UW-Madison scientists create low-acrylamide potato lines
June 9, 2011
What do Americans love more than French fries and potato chips? Not much-but perhaps we love them more than we ought to. Fat and calories aside, both foods contain high levels of a compound called acrylamide, a potential carcinogen.
First discovered in foods in 2002, acrylamide is produced whenever starchy foods are fried, roasted or baked, meaning it's found in everything from doughnuts to coffee beans. But fries and chips are relatively high in acrylamide compared to most starch-based snacks, and potato processors are eager to change that.
University of Wisconsin-Madison plant geneticist Jiming Jiang, a professor of horticulture, has a solution. As described in the current issue of Crop Science, his lab has developed a promising new kind of potato that helps cut acrylamide, an innovation he created with support from USDA-ARS plant physiologist Paul Bethke, an assistant professor of horticulture. As a bonus, those potatoes also could help producers significantly reduce food waste.
The problem starts with storage. Because fry and chip processors need potatoes year round, most of the fall harvest goes into storage, where low temperatures can cause simple sugars to accumulate in the tubers, a phenomenon known as "cold-induced sweetening" in the industry. During cooking, those sugars react with free amino acids to produce acrylamide. The same reaction also causes fries and chips to turn dark brown during processing, making them unsalable.
Jiang's solution is to insert a small segment of a potato's own DNA back into its genome. The extra DNA helps block a single gene — the vacuolar acid invertase gene, which codes for an enzyme — that's responsible for converting sucrose into glucose and fructose, the sugar culprits that cause both acrylamide formation and browning. Through this process Jiang has created a number of potato lines that produce very little acrylamide when cooked.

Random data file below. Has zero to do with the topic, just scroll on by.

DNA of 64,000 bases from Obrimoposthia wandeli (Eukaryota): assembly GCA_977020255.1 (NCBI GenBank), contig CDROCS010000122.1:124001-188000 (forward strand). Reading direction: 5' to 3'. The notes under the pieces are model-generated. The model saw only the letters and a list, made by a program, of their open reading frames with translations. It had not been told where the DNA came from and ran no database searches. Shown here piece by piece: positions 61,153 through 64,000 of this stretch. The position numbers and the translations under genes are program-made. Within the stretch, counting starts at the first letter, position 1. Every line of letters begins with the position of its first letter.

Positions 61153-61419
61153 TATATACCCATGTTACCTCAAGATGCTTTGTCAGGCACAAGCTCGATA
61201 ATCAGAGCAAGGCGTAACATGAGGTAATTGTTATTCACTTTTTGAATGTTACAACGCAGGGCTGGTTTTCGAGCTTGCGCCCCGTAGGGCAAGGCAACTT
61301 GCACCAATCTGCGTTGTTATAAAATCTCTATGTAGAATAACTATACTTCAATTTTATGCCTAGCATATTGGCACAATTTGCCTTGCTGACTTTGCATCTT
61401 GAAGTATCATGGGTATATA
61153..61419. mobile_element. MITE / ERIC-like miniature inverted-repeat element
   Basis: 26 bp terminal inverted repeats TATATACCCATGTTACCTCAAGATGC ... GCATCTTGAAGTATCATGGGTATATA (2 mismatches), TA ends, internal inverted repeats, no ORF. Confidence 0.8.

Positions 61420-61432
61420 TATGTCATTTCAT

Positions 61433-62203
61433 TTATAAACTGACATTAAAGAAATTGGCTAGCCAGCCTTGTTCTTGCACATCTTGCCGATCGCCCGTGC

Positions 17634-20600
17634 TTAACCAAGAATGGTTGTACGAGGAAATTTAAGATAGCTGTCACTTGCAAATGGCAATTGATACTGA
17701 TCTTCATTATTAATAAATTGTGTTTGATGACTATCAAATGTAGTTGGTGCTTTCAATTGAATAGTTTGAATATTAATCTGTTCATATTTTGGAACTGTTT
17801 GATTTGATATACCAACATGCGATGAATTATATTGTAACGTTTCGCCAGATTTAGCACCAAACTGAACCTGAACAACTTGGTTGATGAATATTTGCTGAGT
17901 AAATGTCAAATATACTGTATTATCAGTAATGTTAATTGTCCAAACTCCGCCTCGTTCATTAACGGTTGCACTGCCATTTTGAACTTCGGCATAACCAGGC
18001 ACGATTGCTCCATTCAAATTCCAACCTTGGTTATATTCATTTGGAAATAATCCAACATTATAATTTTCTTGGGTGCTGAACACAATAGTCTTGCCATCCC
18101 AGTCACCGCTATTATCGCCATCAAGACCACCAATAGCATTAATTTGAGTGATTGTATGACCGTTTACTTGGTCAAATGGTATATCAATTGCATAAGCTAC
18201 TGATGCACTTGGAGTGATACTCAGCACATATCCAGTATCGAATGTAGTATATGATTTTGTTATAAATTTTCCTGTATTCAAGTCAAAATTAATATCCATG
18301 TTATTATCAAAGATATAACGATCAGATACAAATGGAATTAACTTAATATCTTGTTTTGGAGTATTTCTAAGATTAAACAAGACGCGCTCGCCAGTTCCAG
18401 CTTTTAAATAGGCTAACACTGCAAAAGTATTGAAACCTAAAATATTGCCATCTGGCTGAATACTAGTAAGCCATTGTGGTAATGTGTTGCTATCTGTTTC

"Regular potato chips can have acrylamide levels up around 1,000 parts per billion," says Jiang. "Ours are down around 200." Jiang's process, potentially of enormous use to the food industry, is now being patented by the Wisconsin Alumni Research Foundation.
But because they are genetically modified (GM), Jiang's potatoes can't be grown for consumption in the United States, where only a handful of GM crops have been approved and widely cultivated.
Jiang hopes that will change and notes that GM versions of corn and soybeans, which are now added to many processed food items, contain DNA from other species. The extra DNA in his low-acrylamide potatoes, on the other hand, comes from the potato genome itself.
Down the line, especially if scientists confirm acrylamide's link to human cancer, consumers may have to make an interesting choice: accept a new genetically modified crop or cut back on fries and chips.